Fred Jones Jr. Museum of Art, University of Oklahoma | Jan. 24, 2020 — April 5, 2020.

NORMAN – “A new school, probably the only indigenous one in the United States” is how the architect Donald MacDonald described Bruce Goff and Herb Greene’s influence on the University of Oklahoma School of Architecture from 1947 through the 1960s. These architects transformed the ways architecture was learned, taught and practiced, creating a uniquely American approach to design now documented in an archive at the University of Oklahoma Libraries and on display in an upcoming exhibition at Fred Jones Jr. Museum of Art.

Renegades: Bruce Goff and the American School of Architecture tells the story of this exciting period in architectural history by featuring selections from the American School Archive, as well as virtual tours of several residences designed by Bruce Goff and digitally rendered by Skyline Ink of Oklahoma City. The exhibition opens Friday, Jan. 24.

“The idea for a dedicated exhibition emerged after the College went through a leadership transition and brought in new faculty in 2016,” said Stephanie Pilat, director of architecture at OU. “Together, we immediately recognized the fantastic quality of the student work in our collections and the story of a truly radical pedagogy that had yet to be shared.” 

Under the leadership of Goff, Greene, Mendel Glickman and many others, OU architecture faculty led a pedagogical shift beginning with Goff’s arrival on campus in 1947. These professors developed a curriculum that emphasized individual creativity, organic forms and experimentation. This radical approach to design drew students to Oklahoma from as far away as Japan and South America and later spread the American School influence to professional practices in California, Hawaii, Greece and beyond.

The American School Archive includes items from Frank Lloyd Wright, Fred David Shellabarger, Albert Yanda, Arn Henderson, Donald McDonald, John Hurtig, Norman Froelich, Jim Gardner, Ernest Burden and more. It also includes student drawings and slides, with new donations still arriving.

“The American School archives continues to grow through outreach to Gibbs College of Architecture alumni and associates,” said Bridget Burke, associate dean for special collections of OU Libraries. “We’re eager to make the collection accessible to students, scholars and practitioners as part of our Western History Collection, which is rich in resources for the study of environmental history and the built environment of the southern plains.”

The exhibition also explores the role of archives and documentation as historical evidence. An example is the Barby House, built by Goff for Celestine Barby in Tucson, Arizona. The archive includes letters between Goff and Barby about costs, material and design decisions.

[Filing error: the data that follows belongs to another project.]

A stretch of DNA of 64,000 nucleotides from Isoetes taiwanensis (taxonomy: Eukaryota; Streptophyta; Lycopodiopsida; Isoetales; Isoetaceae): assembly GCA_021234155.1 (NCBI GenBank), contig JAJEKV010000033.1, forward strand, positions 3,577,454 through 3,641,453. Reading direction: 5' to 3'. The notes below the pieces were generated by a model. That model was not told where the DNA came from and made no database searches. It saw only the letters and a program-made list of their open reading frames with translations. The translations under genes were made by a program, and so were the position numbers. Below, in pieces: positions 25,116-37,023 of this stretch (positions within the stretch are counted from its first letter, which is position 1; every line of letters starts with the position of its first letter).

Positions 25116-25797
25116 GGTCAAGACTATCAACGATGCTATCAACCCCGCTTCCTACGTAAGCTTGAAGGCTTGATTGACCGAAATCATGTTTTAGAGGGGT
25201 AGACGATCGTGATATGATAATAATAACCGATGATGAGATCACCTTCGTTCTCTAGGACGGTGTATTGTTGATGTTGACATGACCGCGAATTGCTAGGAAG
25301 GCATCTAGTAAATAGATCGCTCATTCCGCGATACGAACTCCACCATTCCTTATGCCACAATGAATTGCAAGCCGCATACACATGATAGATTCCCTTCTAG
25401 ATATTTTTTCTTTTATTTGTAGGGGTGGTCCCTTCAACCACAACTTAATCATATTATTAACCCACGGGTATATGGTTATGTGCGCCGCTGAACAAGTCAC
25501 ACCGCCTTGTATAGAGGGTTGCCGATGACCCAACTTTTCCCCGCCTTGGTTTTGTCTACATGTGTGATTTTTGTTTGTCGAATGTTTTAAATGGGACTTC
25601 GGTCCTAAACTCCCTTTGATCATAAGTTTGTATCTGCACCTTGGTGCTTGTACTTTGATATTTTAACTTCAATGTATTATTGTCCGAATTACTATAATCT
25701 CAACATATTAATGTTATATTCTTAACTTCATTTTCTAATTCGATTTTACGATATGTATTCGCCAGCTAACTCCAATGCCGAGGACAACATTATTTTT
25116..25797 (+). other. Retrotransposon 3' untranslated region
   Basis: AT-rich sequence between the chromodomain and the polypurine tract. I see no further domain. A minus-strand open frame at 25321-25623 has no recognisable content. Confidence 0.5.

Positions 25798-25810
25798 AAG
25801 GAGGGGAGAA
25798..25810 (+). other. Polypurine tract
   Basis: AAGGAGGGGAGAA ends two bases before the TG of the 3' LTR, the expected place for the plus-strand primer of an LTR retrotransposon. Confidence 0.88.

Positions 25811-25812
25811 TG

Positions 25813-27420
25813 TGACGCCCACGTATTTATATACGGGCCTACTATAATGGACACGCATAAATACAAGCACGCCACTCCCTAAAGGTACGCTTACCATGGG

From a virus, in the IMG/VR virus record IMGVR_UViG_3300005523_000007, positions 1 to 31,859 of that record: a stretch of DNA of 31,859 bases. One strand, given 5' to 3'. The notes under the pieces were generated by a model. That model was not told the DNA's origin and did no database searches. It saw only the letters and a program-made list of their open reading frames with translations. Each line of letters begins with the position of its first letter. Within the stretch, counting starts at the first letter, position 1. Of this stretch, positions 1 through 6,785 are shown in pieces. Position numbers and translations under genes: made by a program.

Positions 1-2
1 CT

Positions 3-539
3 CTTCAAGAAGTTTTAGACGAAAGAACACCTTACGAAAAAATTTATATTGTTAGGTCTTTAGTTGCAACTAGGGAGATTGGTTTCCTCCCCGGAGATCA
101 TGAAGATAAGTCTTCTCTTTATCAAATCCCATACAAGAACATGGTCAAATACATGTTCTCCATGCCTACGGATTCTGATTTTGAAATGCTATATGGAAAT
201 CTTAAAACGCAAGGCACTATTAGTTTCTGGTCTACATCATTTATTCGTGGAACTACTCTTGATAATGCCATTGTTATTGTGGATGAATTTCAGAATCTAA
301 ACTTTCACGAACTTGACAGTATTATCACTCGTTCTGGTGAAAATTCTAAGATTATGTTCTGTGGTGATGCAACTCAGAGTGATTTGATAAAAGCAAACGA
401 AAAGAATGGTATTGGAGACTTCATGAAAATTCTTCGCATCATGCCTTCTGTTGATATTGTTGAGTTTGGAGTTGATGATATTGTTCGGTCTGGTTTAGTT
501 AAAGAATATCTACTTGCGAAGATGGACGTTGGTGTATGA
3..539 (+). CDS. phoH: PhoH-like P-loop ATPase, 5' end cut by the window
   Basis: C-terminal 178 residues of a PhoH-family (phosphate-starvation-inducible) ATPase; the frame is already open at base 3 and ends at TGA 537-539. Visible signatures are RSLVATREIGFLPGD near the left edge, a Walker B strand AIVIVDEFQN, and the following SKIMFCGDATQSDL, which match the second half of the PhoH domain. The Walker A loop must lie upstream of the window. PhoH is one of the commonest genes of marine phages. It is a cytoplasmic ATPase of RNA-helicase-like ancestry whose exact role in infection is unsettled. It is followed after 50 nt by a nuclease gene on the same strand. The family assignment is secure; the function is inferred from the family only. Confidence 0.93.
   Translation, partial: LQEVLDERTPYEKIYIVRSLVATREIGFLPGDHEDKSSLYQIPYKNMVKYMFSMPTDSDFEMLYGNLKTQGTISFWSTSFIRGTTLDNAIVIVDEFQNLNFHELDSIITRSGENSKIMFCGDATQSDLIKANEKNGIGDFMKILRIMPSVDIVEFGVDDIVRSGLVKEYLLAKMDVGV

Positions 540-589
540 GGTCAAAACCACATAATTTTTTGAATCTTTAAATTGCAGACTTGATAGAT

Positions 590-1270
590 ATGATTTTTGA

Organized into three sections, the exhibition tells the story of dramatic change in architectural education centered on individual creativity.  From Beaux-Arts to Bauhaus, the first section, highlights the evolution in American architecture schools at the time. The second section, Bruce Goff and the School of Architecture at OU, showcases the curriculum and student work produced at OU as well as the work of faculty at the time. Bruce Goff and His Legacy, the third section, highlights the contextual, resourceful and experimental built works of American School architects around the world.

“Revisiting this history through the lens of a new geography, the mid- west and a new cast of architects, Bruce Goff, Mendel Glickman, Herb Greene and others usually relegated to the periphery, offers a way to re–cast the agency of a design aesthetic particular to the American scene,” said Winifred E. Newman, Professor and Director of the Institute for Intelligent Materials, Systems and Environments at Clemson University.

“As Dr. Pilat and her team demonstrates, this kind of re–framing allows us to better appreciate its significance in a broad context. It is my hope these efforts if given support will enable broad public promotion and foment a larger program of positioning American design as a complex of interactions between the more traditional European influences and uniquely native institutions, ideologies, economies and environments.”

The American School project is led by Stephanie Pilat, Luca Guido and Angela Person. The Renegades exhibition is curated by Luca Guido, with Lynne Rostochil, and designed by Michael Hoffner, with Evan Sack and Kimberly Huff. It will be on display at the Fred Jones through April 5, 2020.

Featured photo: Jim Gardner, Symmetrical Forms in an Asymmetrical Arrangement, Fourth-Year Studio (Architecture 273) assignment, Bruce Goff, instructor, ca. 1955. Norman Froelich, John Hurtig, and James Gardner Collection, American School Archive, University of Oklahoma Libraries.